A federal judge’s ruling that blocked a $2.18 billion merger between book publishing giants Penguin Random House and Simon & Schuster is being hailed by the WGA West as a “tremendous victory for authors who, like screen and television writers, try to make a living selling their work to powerful conglomerates.”
The antitrust division of the U.S. Dept. of Justice had opposed the merger on grounds that it would have “reduced competition, decreased author compensation, diminished the breadth, depth, and diversity of our stories and ideas, and ultimately impoverished our democracy.”
In her ruling on Monday, which followed a 13-day trial in August, Judge Florence Y. Pan, who serves on the United States Court of Appeals for the District of Columbia, agreed, “The Court finds that the United States has shown that the effect of the proposed merger may be substantially to lessen competition in the market for the U.S. publishing rights to anticipated top-selling books,” she wrote in her decision.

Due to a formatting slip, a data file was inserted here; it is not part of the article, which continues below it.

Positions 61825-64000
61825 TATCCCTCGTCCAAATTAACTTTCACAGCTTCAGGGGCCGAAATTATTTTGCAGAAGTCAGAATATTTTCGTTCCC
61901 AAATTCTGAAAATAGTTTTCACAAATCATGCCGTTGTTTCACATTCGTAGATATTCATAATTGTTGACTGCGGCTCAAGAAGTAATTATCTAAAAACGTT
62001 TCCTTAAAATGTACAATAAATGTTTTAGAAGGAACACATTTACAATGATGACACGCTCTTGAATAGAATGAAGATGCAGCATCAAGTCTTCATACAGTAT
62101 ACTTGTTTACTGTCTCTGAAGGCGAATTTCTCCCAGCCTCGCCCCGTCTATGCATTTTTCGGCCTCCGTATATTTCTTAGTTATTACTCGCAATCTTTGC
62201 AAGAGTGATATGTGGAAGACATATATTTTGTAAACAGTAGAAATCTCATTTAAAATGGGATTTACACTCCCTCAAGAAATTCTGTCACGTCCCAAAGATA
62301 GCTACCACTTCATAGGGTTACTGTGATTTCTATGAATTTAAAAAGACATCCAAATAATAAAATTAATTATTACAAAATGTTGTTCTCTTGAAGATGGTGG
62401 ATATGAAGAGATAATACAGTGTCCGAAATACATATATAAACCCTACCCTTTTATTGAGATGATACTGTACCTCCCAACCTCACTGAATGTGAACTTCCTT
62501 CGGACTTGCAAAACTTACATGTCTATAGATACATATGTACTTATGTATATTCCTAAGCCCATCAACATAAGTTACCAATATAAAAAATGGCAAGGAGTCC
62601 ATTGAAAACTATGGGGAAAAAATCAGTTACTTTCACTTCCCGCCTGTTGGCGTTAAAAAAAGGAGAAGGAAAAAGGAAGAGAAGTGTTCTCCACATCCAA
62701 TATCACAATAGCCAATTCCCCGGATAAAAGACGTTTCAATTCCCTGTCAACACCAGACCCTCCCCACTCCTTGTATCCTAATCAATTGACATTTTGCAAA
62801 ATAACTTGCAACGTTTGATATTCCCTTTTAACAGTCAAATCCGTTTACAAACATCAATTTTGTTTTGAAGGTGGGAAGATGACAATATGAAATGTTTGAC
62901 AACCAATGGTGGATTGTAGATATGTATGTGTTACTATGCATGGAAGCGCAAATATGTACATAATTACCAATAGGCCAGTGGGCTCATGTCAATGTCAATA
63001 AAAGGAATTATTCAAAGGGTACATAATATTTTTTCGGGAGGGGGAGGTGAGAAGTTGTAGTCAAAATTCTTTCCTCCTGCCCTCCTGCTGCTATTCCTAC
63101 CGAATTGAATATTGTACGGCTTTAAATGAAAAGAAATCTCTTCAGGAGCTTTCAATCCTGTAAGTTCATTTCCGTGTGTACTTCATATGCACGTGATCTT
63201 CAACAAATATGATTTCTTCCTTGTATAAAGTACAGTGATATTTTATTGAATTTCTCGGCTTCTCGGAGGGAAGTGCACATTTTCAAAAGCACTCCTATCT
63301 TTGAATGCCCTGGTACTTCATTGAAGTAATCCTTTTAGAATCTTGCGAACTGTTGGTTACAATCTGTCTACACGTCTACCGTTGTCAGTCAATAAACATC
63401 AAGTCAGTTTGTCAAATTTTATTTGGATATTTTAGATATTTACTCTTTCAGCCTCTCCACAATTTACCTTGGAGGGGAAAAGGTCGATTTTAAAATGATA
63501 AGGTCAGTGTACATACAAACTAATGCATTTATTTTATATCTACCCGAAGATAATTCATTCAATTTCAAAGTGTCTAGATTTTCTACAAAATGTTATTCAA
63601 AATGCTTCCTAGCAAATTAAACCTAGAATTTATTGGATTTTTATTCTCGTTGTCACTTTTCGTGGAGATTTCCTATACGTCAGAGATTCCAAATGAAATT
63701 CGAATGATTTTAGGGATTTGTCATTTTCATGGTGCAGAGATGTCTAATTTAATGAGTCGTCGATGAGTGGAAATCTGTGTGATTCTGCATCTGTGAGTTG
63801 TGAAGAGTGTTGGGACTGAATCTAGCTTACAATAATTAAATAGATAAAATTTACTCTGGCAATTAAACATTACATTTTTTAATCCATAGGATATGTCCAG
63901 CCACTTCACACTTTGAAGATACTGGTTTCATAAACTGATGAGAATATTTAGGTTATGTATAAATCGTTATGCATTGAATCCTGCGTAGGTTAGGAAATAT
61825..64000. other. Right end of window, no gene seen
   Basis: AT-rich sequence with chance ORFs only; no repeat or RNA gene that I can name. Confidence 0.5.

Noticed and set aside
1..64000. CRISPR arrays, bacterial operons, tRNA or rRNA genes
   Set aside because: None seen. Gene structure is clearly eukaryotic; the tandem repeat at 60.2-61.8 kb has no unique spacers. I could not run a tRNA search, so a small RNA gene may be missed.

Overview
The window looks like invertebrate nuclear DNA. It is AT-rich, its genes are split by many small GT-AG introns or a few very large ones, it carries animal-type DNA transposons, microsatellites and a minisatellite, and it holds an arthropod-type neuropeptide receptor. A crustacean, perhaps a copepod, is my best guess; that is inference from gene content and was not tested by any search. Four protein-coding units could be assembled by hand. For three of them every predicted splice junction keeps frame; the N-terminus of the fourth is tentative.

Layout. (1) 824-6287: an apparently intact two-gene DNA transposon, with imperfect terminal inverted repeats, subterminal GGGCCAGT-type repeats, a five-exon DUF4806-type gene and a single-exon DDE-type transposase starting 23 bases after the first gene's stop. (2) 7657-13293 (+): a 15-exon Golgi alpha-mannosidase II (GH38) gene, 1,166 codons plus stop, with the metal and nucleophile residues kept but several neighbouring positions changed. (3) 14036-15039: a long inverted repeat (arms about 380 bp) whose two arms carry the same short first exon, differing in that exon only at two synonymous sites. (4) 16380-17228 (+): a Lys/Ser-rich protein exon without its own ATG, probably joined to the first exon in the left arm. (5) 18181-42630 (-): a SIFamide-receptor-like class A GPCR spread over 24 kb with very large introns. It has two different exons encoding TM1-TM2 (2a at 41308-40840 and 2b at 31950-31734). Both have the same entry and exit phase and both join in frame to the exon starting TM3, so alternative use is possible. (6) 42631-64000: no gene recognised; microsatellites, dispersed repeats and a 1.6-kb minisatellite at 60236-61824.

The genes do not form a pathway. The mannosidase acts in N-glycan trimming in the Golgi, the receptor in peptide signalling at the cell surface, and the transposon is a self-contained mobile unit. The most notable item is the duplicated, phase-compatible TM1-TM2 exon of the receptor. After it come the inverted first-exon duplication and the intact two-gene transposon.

In a statement, the WGA West, which often opposes mergers of media companies, said that the “DOJ’s successful case against the Penguin Random House-Simon & Schuster transaction shows the vital importance of challenging mergers that harm workers and lays a path for more efforts to stop the endless cycle of corporate consolidation.”